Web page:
Painstaking work on meteorites and their re-evaluation has only a small, non-specialist readership, but now and again developments in the science and its bearing on how the Solar System and its planets formed need a review. The latest of these (Wood, B.J. et al. 2006. Accretion of the Earth and segregation of its core. Nature, v. 441, p. 825-833) doesn’t deviate much from generally accepted ideas, except in detail. For a long while it has seemed inescapable that gravitational potential energy accumulated from accretion of mass, together with energy released by decaying short-lived isotopes formed by a supernova near the dust cloud that gave birth to the Solar System would have led to hot protoplanets. So core formation by segregation of dense immiscible metal and sulphide melts was likely to have been sooner rather than later – such melts form at lower temperatures than do those made of silicates.
The daughter isotope (182W) of one short-lived isotope (182Hf) is especially revealing in both meteorites and the Earth. Hafnium favours entry into silicates while tungsten has an affinity for metallic iron; they are siderophile. So, when metallic melts form in a silicate body the Hf/W ratio increases in the silicates. If that segregation occurs before most 182Hf has decayed – within about 45 Ma – then the silicate part will express an excess of 182W while metals have a deficiency. In the case of metallic meteorites, 182W is so low as to indicate segregation of the metal from silicate within less than 5 Ma of the ultimate origin of the Solar System. Inevitably, Earth would have incorporated some of these early-formed metallic parts during its accretion. Tungsten isotopes from terrestrial rocks, however, suggest that core formation lasted about ten times longer, and imply that this early metal re-mixed with silicate in the mantle during accretion, and formation of the core was a secondary product of heating of the growing planet. The mantle has an excess of siderophile elements, which poses a problem. There are three possibilities: core formation was never completed, some of these elements remaining locked in silicate; it took place while overall chemical conditions changed from reducing to oxidizing, so that the most siderophile ended up in the core during the reduced phase then less siderophile elements progressively favoured silicate entry as conditions became oxidising; as the Earth grew the pressure under which segregation of core materials increased. The third scenario invokes a deep ‘ocean’ of magma through which droplets of metal fell, equilibrating with silicate melt and then forming a pond on the ‘ocean’ floor, ultimately to descend as large masses.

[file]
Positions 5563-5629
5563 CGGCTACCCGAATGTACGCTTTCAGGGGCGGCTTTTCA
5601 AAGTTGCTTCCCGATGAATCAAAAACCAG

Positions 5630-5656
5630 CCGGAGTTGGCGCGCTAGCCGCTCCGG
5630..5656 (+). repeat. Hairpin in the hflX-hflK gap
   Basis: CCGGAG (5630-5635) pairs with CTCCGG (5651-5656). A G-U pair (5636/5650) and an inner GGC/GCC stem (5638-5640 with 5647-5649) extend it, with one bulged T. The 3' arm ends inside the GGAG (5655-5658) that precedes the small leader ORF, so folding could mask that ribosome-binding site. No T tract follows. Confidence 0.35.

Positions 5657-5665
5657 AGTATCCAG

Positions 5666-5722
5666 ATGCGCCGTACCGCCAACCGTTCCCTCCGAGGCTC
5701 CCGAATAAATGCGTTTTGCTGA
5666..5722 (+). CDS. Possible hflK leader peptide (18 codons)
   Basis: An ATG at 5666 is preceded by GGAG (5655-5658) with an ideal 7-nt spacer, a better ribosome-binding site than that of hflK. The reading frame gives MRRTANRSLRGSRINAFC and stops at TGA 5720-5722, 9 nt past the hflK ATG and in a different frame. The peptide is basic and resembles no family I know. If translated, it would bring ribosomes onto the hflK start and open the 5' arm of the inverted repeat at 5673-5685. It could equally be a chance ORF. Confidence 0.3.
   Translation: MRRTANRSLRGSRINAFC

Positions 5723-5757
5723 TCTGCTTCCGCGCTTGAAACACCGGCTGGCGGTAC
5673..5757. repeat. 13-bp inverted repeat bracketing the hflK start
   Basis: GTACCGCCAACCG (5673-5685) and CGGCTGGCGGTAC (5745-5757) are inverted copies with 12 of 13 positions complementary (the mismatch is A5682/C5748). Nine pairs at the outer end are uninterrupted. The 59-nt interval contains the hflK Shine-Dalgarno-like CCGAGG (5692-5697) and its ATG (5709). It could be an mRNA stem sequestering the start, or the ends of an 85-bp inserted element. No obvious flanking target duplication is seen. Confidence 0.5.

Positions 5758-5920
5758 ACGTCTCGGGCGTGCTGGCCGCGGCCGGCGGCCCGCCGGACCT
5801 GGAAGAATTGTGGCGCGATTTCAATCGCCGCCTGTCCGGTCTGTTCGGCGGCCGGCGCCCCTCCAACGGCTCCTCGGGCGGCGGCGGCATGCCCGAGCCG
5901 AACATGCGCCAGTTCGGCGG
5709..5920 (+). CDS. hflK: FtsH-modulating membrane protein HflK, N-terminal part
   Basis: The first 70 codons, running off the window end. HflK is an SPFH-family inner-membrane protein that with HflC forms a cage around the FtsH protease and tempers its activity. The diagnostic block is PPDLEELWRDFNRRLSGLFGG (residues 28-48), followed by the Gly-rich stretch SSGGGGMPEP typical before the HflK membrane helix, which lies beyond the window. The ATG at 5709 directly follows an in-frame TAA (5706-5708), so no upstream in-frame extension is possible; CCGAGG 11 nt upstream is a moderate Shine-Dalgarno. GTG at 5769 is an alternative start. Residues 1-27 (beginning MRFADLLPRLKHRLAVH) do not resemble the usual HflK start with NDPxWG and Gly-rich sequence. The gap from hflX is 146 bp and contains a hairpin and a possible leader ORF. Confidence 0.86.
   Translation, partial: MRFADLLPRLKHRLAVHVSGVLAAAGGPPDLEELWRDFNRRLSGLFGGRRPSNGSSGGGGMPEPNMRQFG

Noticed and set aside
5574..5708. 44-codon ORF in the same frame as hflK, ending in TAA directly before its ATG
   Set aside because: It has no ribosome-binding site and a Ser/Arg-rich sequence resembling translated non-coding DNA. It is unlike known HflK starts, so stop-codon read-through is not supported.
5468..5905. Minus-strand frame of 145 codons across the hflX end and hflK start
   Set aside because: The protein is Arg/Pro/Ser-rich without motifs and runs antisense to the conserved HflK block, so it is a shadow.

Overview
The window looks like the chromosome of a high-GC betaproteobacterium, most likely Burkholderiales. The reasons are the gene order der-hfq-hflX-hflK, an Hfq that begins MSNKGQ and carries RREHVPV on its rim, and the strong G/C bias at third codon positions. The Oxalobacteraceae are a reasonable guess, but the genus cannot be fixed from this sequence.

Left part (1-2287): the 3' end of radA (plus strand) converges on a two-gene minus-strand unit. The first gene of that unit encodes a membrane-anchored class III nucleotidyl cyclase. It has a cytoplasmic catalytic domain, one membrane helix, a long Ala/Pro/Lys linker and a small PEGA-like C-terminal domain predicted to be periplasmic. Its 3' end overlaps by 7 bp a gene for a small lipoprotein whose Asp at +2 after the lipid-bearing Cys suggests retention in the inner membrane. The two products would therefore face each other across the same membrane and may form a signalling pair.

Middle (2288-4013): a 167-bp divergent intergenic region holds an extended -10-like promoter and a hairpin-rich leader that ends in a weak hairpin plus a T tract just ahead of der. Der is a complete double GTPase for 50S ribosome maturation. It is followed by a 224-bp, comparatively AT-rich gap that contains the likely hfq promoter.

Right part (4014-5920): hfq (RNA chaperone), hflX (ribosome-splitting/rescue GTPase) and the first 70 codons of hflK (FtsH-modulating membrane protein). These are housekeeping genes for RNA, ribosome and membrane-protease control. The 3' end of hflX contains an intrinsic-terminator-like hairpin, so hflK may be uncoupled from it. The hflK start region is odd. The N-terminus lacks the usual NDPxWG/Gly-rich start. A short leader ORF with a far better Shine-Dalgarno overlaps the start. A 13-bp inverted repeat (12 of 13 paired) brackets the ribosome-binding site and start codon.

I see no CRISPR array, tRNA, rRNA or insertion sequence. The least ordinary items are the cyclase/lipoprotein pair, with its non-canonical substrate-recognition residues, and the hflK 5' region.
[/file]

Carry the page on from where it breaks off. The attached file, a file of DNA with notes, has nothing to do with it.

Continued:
Wood et al. examine these three scenarios in the light of recent data and planetary modelling, suggesting that the second was the most likely by a process of ‘self-oxidation’ as its size increased, perhaps linked with the formation of perovskite in the deep mantle once a limiting radius had been achieved. Such a heterogeneous accretion and core segregation would explain the disparity between estimates of the timing of the core from tungsten and lead isotopes (~12 and ~28 Ma respectively) They also revisit the oddly low density of the liquid outer core – about 8% less than expected of an iron-nickel alloy, ascribing it to a mixture of the low-atomic weight elements, silicon, sulphur, carbon and hydrogen, with an unknown proportion of oxygen.